The problem was interesting, indeed challenging, as it involved two major industries with radically different cultures and perspectives on the world. The money center banks, although they had been providing financing to the film industry for decades, were mostly ‘belts-and-suspenders’ types who kept a very close eye on risk. The film industry was populated by significantly more entrepreneurial types who were willing to roll the dice ten times in order to win big two or three times. The two different cultures had been locked in a mutually beneficial relationship which was increasingly being stressed.
My first step was to get a thorough understanding of the problem and the dynamics of both perspectives. I talked to a wide range of bankers familiar with the industry and with senior executives in the film business. The principal result was that I now could see the world through the eyes of both the bankers and the studios … I could begin to craft a solution. A collateral result of this process was a partnership with a man who, at the time of our meeting, was CFO of Columbia Pictures.
My second step (and only after determining that there was a market for the solution we might develop) was to build a team of subject matter experts to take advantage of the knowledge I had gathered … and to mount an assault on the challenge. We met over a period of several months and the group was expanded to include other skill sets. Each time we encountered a new area that needed to be covered I went on a search for the best in the field.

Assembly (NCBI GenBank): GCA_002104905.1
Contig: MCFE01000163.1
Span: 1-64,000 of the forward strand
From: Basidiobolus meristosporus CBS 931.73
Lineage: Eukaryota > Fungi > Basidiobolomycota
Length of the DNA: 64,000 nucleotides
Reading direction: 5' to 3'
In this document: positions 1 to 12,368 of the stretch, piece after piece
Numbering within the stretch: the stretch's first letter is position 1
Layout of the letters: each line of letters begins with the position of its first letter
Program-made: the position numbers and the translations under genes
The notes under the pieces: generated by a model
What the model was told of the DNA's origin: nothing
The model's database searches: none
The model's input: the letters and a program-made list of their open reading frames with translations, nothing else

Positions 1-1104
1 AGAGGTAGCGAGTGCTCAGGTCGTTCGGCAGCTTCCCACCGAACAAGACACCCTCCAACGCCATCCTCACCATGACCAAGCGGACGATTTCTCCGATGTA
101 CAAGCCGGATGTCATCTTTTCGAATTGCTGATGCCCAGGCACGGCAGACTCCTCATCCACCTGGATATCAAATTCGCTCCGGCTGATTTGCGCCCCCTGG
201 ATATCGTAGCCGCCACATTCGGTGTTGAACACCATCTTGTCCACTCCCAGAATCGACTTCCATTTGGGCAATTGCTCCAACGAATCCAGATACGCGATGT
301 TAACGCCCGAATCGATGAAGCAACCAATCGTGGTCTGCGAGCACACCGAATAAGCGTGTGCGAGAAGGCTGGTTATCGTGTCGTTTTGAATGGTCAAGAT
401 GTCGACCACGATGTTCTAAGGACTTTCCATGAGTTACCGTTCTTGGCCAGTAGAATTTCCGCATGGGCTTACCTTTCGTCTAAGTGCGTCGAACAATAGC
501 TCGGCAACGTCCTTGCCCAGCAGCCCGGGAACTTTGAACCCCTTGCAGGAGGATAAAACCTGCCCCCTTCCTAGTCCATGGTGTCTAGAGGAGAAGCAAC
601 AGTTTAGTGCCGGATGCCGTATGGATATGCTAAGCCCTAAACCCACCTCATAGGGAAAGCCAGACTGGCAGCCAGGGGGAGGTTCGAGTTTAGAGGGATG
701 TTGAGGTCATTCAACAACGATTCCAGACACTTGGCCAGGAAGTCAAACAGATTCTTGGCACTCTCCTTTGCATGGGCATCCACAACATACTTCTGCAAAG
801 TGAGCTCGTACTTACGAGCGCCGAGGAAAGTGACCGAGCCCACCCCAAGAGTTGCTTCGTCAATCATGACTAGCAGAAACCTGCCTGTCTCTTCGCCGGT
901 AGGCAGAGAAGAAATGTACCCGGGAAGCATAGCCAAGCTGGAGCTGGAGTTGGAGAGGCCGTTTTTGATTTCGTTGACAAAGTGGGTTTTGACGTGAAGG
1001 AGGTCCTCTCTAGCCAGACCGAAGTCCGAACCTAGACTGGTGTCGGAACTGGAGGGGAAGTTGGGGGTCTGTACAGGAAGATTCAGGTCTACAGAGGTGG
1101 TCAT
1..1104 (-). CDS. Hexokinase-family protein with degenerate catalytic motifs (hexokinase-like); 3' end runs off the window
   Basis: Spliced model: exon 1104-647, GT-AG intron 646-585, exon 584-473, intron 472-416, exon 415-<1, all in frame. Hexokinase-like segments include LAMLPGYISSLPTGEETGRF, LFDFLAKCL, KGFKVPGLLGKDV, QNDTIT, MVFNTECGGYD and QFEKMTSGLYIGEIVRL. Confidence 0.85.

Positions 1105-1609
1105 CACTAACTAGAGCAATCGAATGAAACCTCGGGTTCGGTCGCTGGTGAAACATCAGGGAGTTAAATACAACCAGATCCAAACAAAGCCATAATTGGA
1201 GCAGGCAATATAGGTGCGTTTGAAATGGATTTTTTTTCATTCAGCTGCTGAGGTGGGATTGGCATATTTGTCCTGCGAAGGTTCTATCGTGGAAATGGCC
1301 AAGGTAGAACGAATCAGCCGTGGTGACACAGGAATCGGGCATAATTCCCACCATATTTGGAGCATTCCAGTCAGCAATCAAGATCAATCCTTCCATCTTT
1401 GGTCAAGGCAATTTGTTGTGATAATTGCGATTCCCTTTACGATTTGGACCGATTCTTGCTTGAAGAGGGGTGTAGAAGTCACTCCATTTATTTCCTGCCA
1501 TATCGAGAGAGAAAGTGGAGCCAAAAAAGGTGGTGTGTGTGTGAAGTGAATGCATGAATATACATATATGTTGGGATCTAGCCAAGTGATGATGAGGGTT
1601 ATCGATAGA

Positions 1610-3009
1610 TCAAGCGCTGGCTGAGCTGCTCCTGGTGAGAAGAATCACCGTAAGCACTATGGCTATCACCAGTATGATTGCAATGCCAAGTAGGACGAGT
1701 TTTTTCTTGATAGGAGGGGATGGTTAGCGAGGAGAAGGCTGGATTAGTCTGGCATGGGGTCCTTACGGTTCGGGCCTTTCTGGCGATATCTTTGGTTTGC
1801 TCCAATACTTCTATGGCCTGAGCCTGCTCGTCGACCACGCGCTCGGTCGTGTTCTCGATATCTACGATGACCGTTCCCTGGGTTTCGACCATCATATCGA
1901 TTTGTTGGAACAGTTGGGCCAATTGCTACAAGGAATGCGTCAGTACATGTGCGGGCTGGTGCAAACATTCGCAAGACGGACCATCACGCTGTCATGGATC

Finally we hit on a solution which would allow off balance sheet financing of the top twenty five percent of the risk column of each film project. Although the solution was complex, the underlying enabling conditions were quite simple. In those days the top marginal tax rate in New York City was somewhere around one hundred and three percent … in other words, above a certain level of income, and if you lived in NYC, the combined governments would actually take more than you earned. But more broadly, the combined top marginal federal and state rates approached eighty to ninety percent.
© Dr. Earl R. Smith II
- Presenting to Early Stage Venture Capitalists: A Few Things to Remember
- Gap Analysis
- Venture Capital – The First Meeting
- Red-Teaming: Improve Your Chances of Getting Funded
- Angel’s Sins
- Angel Investing – Governance
Dr. Smith provides coaching services to C-level executives. He serves on boards of directors, builds advisory boards as business development engines and acts as a senior adviser to CEOs. He is the author of a number of books and writes regularly on business, funding and entrepreneurial subjects.
Books by Dr. Smith:
- The CEO's Handbook - Volume One: Notes for a Thinking Chief Executive
- The CEO Handbook Volume Two: Business Development
- The CEO Handbook Volume Three: Angel Investors
- Leadership - Notes From a Successful Entrepreneur and Experienced Coach
- Dream Walk - Parables for the Living
- Amazing Pace: Turbo-Charged Business Development